The Greeks get a lot of credit for a lot of things, but that doesn’t always mean they deserve it. Take π, that magical number that turns a circle’s diameter into its circumference: It’s designated by a Greek letter and that Archimedes guy estimated it with some polygons, so it must be Greek, right?
Wrong.First of all, the idea of π is way older than Archimedes. The earliest evidence for an understanding that the ratio of circumference and diameter is fixed comes from Babylon and Egypt. Both cultures came up with decent estimates for the value of π between 2000 and 1500 B.C.; Archimedes wrote during the third century B.C.
For most of history, π wasn’t really represented by any particular symbol at all. Like Archimedes, many mathematicians just wrote out what they were talking about, using whatever variation of “the ratio of the circumference of a circle to its diameter” they happened to prefer. Otherwise, they just used the current numerical approximation. Three was a popular simplification, but many estimates were actually quite close to the value we know today.
And even when mathematicians finally decided it would be handy to have a standard symbol, there were a few other contenders to fill the role of what became π.In 1655, John Wallis used a square or a Hebrew character that looked like a square. (I’d hazard a guess the variation may have been less his initiative and more a reflection of what font the printer happened to have on hand.) It didn’t catch on, maybe because it’s just too difficult to fit a square peg into a round hole. In 1689, Johann Cristoph Sturm chose the letter e and represented the diameter with the letter a, making the circumference ea. The true birth of π as we know it came in 1706. A Welsh mathematician named William Jones published a book in which he uses π in two different ways. On page 243, he lets π equal the perimeter of a circle while he notes the shiny new calculation to 100 places of π, “the [ratio of] (Radius is to ½ Periphery, or) Diameter is to the Periphery.” This echoes the use of William Oughtred, who used π/δ to represent the relationship between circumference and diameter. But on page 263, Jones has his stroke of genius and sets π equal to the ratio. An early 19th century historian who compiled more than 800 pages on the history of mathematical notations wrote of Jones’s innovation: “He took this step without ostentation.” And it remained without ostentation until a rather more famous mathematician adopted the practice, Leonhard Euler.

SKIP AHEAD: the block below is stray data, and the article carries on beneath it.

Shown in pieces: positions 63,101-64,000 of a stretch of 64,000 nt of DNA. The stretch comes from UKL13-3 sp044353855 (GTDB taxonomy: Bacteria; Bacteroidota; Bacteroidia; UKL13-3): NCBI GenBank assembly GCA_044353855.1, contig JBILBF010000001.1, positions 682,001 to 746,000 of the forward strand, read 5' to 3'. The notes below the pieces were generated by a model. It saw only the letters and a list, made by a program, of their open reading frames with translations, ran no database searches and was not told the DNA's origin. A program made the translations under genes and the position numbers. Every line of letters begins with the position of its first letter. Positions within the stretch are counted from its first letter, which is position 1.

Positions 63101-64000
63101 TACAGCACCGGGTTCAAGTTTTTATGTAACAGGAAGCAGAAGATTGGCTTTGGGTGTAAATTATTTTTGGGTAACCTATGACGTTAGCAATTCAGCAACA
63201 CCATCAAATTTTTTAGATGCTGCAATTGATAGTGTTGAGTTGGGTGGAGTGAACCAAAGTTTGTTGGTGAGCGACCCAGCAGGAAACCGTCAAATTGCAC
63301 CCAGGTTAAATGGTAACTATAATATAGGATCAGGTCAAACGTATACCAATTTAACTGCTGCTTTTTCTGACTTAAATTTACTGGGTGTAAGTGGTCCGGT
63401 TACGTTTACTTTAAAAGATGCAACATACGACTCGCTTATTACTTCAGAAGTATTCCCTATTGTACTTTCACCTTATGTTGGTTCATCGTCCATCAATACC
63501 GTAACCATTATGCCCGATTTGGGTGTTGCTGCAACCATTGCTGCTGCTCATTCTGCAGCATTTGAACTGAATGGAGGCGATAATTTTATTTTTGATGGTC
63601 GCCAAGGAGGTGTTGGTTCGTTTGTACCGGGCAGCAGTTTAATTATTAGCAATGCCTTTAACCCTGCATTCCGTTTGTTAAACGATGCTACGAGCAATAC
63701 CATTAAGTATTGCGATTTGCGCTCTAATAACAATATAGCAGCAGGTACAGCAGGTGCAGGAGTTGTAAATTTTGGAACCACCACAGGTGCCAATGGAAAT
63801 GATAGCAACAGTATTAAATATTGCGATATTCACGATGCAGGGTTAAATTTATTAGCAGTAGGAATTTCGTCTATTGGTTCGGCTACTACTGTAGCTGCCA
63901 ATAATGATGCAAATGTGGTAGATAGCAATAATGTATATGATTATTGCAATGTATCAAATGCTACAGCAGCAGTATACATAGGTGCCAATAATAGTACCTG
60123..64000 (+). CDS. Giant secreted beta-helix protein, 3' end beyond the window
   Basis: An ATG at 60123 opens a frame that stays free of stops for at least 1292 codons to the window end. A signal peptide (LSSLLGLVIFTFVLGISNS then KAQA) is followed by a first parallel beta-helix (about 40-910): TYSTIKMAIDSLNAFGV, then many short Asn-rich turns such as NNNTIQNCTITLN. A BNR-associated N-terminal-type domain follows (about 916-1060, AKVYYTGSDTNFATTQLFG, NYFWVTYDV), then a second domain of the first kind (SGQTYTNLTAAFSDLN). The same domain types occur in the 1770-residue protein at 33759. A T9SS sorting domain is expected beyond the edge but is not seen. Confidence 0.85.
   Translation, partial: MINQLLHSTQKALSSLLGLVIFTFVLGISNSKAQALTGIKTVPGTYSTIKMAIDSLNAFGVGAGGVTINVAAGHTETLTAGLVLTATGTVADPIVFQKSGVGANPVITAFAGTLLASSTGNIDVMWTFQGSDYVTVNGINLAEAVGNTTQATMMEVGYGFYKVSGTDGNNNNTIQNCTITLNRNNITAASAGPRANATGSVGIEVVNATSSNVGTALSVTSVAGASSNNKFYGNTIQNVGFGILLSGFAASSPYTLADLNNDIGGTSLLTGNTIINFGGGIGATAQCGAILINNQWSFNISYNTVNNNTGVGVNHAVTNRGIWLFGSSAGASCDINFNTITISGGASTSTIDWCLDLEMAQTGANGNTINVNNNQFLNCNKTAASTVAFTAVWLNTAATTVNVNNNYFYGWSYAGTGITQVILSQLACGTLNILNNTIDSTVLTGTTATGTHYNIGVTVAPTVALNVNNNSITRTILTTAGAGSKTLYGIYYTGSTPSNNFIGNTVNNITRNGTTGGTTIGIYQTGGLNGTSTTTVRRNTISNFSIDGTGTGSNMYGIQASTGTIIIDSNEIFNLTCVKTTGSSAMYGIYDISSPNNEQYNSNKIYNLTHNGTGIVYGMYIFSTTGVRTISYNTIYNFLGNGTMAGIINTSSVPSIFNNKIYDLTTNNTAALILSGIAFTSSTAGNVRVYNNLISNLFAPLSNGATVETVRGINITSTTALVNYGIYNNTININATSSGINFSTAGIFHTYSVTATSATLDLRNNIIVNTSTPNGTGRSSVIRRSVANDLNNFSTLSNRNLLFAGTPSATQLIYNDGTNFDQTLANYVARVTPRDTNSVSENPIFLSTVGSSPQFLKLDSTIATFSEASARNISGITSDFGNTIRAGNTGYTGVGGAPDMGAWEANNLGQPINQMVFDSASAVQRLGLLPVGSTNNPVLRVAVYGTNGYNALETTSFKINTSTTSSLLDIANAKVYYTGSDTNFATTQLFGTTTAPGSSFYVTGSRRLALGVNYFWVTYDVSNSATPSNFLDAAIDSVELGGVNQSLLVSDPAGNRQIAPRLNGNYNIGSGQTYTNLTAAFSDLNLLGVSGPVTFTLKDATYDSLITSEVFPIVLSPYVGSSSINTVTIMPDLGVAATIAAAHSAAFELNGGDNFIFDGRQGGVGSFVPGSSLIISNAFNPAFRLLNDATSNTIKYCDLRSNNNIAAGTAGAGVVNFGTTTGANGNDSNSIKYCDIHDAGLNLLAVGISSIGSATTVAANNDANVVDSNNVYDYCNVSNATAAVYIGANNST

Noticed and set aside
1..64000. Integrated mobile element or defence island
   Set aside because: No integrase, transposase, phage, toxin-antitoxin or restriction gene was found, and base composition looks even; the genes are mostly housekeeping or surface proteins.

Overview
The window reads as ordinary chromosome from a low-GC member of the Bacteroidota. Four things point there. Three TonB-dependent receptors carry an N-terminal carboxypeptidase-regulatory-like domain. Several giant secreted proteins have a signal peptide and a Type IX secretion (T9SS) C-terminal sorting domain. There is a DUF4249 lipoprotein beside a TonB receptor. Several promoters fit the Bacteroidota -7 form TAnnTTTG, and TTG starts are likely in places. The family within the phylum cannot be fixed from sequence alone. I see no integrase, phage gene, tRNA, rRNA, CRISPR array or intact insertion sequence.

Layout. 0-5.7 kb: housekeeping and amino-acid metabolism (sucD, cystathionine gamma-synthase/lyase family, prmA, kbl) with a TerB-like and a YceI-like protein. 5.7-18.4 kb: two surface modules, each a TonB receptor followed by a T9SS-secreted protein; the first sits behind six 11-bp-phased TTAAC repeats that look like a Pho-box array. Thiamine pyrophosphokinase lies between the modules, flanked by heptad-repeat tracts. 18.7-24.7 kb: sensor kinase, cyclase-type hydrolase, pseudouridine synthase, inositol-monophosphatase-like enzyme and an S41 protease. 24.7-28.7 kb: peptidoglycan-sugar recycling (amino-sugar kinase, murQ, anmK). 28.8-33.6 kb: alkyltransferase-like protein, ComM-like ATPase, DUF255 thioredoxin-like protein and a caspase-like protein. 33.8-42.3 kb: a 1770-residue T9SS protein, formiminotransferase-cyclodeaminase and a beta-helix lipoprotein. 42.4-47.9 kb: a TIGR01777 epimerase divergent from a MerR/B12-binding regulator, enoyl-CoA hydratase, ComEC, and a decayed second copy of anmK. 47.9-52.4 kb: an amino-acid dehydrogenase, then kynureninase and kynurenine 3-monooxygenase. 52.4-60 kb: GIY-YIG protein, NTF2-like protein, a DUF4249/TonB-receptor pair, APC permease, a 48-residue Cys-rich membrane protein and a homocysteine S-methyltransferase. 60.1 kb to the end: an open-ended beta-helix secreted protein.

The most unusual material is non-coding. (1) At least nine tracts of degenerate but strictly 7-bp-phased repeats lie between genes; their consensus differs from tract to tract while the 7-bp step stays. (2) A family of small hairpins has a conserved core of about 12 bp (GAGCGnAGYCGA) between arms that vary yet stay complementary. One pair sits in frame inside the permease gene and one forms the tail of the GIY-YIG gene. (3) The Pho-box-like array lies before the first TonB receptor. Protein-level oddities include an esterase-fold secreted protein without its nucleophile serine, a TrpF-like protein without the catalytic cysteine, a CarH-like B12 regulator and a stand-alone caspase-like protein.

But even once π was the undisputed symbol for the ratio between a circle’s circumference and diameter, there was still the tricky matter of actually remembering the number it represented. One popular approach was to compose mnemonic devices, often structured so that the number of letters in each word matched each digit of π, a strategy called pilish. There are dozens of examples in languages from Albanian to Swedish.
English speakers may particularly enjoy this charmer, published in the magazine of the Royal Observatory at Greenwich. The editor suspected it was submitted by a famous astronomer of the time, who noted it had been tailored for an American audience. “How I want a drink, alcoholic of course, after the heavy chapters involving quantum mechanics.”
Now π is second nature to us, but next time you find yourself impatient with calculations, spare a thought for the mathematicians who spent millennia doing math with words instead of symbols and raise your glass to π!